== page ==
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Road to the IGF: Love Conquers All Games'  Ladykiller in a Bind

Road to the IGF: Love Conquers All Games' Ladykiller in a Bind

February 24, 2017 | By Alex Wawro

February 24, 2017 | By Alex Wawro
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More: Indie, Design, Production, IGF

This interview is part of our Road to the IGF series. You can find the rest by clicking here.

Gamasutra contributor Katherine Cross once described Love Conquers All Games' Ladykiller in a Bind as a concrete answer to a pressing question: how do you fuck in games?

Ladykiller players can do it in all sorts of ways, often for many different reasons: thrills, safety, power. The game takes sexual encounters out from behind the fade-to-black curtain and presents them as opportunities for storytelling, critical and drawn-out conversations between characters that advance the game's narrative arcs.

They can also be deeply affecting, or hilarious; Ladykiller describes itself as an erotic romantic comedy, and the way it spins its stories have earned it a nomination for the Excellence in Narrative award at this year's Independent Games Festival.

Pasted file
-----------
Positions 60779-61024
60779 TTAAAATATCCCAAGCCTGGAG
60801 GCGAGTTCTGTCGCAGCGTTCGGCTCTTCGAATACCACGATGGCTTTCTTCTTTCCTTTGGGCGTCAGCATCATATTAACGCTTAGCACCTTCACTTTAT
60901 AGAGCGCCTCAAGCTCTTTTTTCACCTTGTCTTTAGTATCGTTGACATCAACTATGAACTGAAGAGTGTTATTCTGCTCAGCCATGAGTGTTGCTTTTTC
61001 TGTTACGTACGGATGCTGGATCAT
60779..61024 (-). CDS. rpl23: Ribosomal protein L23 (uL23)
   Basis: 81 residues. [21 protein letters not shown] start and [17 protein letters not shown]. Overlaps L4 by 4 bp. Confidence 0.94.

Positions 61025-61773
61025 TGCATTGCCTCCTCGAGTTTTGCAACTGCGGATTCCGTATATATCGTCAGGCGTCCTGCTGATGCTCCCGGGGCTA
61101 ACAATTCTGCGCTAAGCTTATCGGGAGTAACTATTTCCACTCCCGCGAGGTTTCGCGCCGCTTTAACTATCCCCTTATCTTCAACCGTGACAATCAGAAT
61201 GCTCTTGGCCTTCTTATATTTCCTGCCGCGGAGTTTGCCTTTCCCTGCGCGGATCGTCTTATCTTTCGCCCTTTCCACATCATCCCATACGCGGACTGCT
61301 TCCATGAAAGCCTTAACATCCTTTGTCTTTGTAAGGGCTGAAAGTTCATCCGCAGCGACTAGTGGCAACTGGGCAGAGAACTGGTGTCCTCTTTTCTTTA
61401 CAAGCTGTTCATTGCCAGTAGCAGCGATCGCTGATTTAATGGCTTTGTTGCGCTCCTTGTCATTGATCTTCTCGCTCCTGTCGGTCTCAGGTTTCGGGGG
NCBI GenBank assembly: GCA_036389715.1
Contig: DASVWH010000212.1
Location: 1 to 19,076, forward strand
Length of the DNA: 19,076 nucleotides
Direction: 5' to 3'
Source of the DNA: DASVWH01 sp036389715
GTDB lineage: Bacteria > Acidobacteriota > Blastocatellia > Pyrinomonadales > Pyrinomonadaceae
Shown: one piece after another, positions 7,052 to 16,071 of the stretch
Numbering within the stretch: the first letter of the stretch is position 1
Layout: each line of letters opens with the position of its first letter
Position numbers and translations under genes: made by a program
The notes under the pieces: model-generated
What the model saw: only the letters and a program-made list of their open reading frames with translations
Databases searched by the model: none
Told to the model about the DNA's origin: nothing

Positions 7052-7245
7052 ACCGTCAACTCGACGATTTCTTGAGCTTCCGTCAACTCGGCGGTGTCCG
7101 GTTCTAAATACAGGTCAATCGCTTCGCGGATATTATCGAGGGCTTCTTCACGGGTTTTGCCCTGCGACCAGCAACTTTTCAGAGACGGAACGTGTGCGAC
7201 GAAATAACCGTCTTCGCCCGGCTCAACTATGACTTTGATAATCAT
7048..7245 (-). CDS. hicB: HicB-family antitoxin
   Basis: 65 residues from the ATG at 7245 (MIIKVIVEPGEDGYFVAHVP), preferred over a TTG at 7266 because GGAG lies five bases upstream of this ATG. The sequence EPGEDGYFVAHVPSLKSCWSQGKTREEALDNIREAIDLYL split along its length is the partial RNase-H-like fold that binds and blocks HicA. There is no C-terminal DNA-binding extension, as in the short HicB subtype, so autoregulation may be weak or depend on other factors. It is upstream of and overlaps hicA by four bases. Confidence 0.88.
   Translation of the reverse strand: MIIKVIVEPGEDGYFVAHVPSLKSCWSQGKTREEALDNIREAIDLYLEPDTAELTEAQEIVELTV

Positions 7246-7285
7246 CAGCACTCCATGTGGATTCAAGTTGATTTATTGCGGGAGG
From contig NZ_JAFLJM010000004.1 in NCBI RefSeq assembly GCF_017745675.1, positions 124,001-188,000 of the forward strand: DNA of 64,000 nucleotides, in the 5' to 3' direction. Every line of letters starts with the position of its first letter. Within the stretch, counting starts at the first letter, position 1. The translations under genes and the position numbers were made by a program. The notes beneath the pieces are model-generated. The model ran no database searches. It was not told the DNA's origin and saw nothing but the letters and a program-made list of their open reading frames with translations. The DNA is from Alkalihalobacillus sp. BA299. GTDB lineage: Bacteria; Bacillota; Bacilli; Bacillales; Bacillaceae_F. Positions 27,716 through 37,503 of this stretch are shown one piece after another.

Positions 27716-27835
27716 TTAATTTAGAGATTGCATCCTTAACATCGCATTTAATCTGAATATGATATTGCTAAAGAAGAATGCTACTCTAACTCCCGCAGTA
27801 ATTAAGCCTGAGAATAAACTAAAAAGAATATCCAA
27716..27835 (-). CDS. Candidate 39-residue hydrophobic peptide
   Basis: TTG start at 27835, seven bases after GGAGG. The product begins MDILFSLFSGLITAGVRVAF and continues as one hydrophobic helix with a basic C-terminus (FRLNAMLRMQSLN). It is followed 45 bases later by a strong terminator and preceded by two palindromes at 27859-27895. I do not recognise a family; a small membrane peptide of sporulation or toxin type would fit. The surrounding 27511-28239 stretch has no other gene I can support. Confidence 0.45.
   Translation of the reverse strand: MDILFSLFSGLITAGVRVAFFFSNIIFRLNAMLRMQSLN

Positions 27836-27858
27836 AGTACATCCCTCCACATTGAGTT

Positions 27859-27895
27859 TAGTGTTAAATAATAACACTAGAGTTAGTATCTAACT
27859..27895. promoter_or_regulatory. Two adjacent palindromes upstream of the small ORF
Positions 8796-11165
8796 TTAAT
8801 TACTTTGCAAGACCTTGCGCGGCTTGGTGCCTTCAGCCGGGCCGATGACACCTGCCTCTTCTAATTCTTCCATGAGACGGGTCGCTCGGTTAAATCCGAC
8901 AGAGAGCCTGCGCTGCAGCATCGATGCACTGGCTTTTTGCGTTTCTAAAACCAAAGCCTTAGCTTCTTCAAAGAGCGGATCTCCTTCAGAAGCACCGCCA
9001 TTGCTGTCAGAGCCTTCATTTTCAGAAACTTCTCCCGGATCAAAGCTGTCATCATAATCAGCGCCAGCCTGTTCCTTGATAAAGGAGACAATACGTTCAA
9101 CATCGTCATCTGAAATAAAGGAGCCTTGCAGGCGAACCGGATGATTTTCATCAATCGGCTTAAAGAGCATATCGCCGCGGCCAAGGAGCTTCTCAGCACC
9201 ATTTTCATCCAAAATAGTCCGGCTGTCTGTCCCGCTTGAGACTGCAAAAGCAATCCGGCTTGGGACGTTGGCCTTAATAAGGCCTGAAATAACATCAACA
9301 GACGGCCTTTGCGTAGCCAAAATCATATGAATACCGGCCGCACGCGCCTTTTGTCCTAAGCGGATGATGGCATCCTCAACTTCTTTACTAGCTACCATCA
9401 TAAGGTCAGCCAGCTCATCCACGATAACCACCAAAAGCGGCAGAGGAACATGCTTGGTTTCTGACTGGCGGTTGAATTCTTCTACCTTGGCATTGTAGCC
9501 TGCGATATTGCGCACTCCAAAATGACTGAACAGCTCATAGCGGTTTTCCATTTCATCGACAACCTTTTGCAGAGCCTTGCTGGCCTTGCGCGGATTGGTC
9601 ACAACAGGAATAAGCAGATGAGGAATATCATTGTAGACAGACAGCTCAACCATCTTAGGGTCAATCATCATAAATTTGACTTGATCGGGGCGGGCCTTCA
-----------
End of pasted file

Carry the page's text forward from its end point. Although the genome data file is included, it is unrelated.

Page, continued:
Here, Gamasutra chats with Love Conquers All Games' founder and namesake Christine Love about how she crafted Ladykiller, and why we don't see more erotic rom-com games.

What's your background in making games?

I like to say that I'm a novelist who made a wrong turn, although honestly, I've been making games for a living for over five years now. My only formal education was a degree in English Literature that I dropped out of in order to finish making my first commercial game, Analogue: A Hate Story

The whole process has been pretty much entirely self-taught, and for all five years it's been the same core three person team; I'm a programmer, manager, and game designer, but most importantly of all I'm a writer. Personally, I think games are probably the most interesting modern storytelling medium we have, so it's only natural that the writing leads the direction of my games.